Remarkably, and oddly, there's a four month gap between Hershey's defeat and what would come next. The space is filled by the usual high-concept future crimes, ultraviolence and fun that we expect from the series, with old characters revisited and goofy fads exploding. "It Came from Bea Arthur Block" by Gordon Rennie and PJ Holden is a high point, an incredibly silly and deliberately over-the-top tale of alien hair and smug baldies. And there's sci-fi and exorcists in a great story by Ian Edginton and Dave Taylor, and a satire of prison reform using a well-meaning parallel universe of community care and pacifism by Ewing and Karl Richardson. I don't want anybody to get the idea that the series is nothing more than one endless soap opera building and building; it certainly has time and room to do everything, like it always does.

But then there's prog 1649 and "Under New Management," and good lord, that changes everything. It's Wagner and Critchlow again, and, in the densest, and saddest, six pages you've ever seen anywhere, Francisco takes office and assigns Hershey to administrative duties on a colony in outer space, and some middle management goon assigns Dredd to administrative duties out in the Cursed Earth, where the mutants will be resettled. The experiment in tolerance has failed, and the good guys have lost. Dredd and Hershey's quiet and respectful farewell scene is arguably the saddest moment in either character's history.

"Tour of Duty" does not feel like a big slam-bang epic, partially because there is no specific plot for its length. After the initial few weeks, wherein Dredd and Beeny - even his protege is swept out of the city - try to ensure that the displaced mutant citizens get a decent place to live and work, with little help from the bottom-rung judges sent out to work under his command, there's an installment about a Cursed Earth prison - slash - work farm, and then "Tour of Duty" becomes a sub-headline for all the other events that are happening.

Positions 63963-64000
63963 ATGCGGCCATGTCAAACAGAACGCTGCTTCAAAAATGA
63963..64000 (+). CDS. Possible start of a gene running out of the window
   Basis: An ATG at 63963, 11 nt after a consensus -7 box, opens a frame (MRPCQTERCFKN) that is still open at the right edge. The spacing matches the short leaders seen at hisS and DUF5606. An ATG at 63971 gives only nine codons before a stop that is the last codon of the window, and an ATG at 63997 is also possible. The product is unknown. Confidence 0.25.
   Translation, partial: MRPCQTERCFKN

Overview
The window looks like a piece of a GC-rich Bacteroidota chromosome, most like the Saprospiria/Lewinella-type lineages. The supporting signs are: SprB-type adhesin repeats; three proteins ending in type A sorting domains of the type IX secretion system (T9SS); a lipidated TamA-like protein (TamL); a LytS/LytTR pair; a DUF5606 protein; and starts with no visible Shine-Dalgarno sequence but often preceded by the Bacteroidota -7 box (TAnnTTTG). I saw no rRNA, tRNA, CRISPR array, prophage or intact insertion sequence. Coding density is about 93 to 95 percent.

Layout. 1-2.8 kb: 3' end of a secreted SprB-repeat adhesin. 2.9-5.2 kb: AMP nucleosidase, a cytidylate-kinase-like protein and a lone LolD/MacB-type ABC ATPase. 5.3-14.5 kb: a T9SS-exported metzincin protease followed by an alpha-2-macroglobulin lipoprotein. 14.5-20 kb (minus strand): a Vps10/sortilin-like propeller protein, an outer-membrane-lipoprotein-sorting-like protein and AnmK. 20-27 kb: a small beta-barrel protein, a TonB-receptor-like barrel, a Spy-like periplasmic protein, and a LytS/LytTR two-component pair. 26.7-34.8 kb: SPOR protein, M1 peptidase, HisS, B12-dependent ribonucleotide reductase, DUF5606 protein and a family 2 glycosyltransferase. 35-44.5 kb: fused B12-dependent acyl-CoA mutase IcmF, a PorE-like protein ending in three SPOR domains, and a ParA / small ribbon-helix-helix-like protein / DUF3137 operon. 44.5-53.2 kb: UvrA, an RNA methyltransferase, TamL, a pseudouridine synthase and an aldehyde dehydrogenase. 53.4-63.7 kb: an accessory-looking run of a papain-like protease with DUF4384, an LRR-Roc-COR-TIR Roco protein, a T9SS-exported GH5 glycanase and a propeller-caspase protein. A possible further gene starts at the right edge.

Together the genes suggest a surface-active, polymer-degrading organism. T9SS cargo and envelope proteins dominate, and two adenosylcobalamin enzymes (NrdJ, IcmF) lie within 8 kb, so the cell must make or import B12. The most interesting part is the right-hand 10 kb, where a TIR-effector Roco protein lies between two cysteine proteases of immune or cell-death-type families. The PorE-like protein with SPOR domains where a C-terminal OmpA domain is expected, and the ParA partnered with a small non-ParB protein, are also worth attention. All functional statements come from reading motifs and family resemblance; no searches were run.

There are crimes in the camps, and there are the usual Cursed Earth bandits and outlaws, and back in the city, there is institutional corruption, and the mayor is a serial killer. Over the next several months of the Megazine, an old villain resurfaces. In other words, it's business as usual, except that the rules have changed to reflect that fact that our heroes lost. Dredd is no longer patrolling the streets of Mega-City One. Similar to the 1995-96 epic "The Pit," previously the longest Dredd story ever, we're looking at a complete change to the status quo. Dredd's stuck in a job that he hates, and no longer perceived with much or any respect by his fellow judges, all of whom (except the loyal Beeny, and, in time, Rico as well) resent his bleeding heart getting them all assigned to this mess. This will be the way that things are, in both comics, for an entire calendar year.

I didn't leave myself much time to talk about Nikolai Dante, as I had planned to do. At this point, of course, we've learned that Nikolai and Lulu arranged for her death to be faked. His army of thieves and whores is rising up against Vlad, with the great huge battle to come in early 2010. In this story, illustrated by Paul Marshall, we see a trope of the series in which people communicate with Lulu via vid-link while she's naked, bathing, or otherwise involved in some orgy or other.

Nobody ever interrupts Lulu when she's doing anything dull like knitting, you see. This story is also notable for introducing a fellow in the Hellfire Club who's the spitting image of the old Eric Bradbury-drawn character of Cursitor Doom from the early 1970s run of Smash!. This follows a long history of comic book artists populating fictional Hellfire Clubs with familiar faces like Peter Wyngarde and Orson Welles.

Next time, away from the fiction and into the real world, as the American distributor starts ruining things for everybody. See you in a week!